Full Review »
  3. Aug 26, 2013
    2
    I knew that Tommy Lee Jones as MacArthur was probably the worst miscasting since the invention of the motion picture. But I hoped for a miracle, that somehow that old dogfaced Texan could transform himself into the patrician MacArthur. He couldn't. It was simply awful. But bad as that was, and it was really bad, it wasn't as bad as the script. You were led to believe that the movie was going to be about MacArthur's administration of postwar Japan a fascinating chapter in that complicated man's history and in Japan's, deserving of a historically accurate and well-acted movie, in the manner of "Lincoln" and Daniel-Day Lewis. Instead, it is about the very beginning of that chapter, a brief period of a few days in which a subordinate of MacArthur's is tasked with ascertaining the guilt of Emperor Hirohito in the war. As anyone who has read "Shogun" knows, Japanese emperors are figureheads who are revered but not expected to actually interfere with prime ministers rather like the British monarch, but with a lot of pretense about his authority he doesn't really have which damn near got him hung at the end of WWII. Stretching that important judgment over a full-length movie might have worked if the history justified it, but it didn't. So the makers went completely off on some romantic subplot, just as the makers of "Midway" did almost 40 years ago, evidently just to kill time. When watching that otherwise estimable movie, I always have to fast-forward past the totally irrelevant melodrama. This melodrama tries to introduce some relevant cultural history out of the mouths of the mooning melodramatis personae, but it's not enough to justify their presence. And then there is the ridiculously implausible drunken fistfight that the main protagonist, a one-star general, gets into because he's mooning over his lost girlfriend. What an embarrassment.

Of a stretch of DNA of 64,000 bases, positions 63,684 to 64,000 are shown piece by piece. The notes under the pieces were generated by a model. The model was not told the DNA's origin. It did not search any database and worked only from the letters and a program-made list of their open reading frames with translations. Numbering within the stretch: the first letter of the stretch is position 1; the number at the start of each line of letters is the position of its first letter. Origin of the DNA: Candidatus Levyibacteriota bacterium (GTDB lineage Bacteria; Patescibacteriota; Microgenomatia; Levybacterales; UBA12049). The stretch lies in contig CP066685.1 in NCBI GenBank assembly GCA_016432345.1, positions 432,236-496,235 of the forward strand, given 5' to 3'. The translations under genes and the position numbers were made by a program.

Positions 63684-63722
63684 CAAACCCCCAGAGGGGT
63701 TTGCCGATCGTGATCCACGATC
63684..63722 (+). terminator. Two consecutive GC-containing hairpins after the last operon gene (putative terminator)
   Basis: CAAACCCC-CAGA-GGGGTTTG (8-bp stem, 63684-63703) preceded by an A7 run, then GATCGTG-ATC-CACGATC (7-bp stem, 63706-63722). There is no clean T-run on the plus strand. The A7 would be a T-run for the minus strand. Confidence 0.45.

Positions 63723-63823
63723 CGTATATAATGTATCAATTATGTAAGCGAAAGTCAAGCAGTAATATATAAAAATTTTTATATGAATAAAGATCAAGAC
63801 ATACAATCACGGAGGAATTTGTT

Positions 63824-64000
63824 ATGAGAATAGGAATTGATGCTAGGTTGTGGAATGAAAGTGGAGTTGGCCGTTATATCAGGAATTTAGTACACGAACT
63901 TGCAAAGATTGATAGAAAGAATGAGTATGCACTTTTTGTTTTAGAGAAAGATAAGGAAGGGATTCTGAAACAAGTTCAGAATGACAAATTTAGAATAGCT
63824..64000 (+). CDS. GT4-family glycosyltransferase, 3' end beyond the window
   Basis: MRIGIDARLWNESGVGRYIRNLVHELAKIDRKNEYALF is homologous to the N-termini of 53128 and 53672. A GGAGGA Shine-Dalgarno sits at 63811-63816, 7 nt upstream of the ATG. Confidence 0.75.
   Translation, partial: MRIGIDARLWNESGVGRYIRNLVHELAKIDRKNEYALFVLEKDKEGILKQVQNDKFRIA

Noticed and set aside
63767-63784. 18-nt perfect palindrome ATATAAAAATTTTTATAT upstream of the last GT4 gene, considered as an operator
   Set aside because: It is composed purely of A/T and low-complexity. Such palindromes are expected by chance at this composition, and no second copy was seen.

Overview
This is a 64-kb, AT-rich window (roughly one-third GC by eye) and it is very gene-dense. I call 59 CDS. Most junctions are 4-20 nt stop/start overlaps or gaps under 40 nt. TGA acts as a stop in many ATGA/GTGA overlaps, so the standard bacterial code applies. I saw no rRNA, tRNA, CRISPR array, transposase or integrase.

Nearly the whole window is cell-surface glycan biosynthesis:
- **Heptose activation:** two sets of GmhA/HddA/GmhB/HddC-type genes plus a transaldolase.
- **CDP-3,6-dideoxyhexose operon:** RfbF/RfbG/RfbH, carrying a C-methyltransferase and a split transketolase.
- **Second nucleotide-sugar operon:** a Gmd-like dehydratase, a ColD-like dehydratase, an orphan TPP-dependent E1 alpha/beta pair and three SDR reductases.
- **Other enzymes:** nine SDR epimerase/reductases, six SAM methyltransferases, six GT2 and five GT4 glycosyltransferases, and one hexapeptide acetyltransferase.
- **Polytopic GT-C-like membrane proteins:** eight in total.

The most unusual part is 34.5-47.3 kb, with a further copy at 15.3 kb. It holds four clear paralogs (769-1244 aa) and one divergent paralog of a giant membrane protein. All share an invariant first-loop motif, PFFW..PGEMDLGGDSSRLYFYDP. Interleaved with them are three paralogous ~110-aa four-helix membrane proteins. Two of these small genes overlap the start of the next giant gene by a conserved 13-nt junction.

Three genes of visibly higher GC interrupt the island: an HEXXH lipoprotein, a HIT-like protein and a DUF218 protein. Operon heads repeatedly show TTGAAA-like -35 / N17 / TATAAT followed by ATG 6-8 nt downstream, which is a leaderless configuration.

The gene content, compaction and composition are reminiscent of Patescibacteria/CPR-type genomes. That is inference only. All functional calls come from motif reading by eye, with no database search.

As is this entire movie, except for the dignity lent by the characters of the Japanese officials. They make you pine for the good movie about that era could have been made.
    Full Review »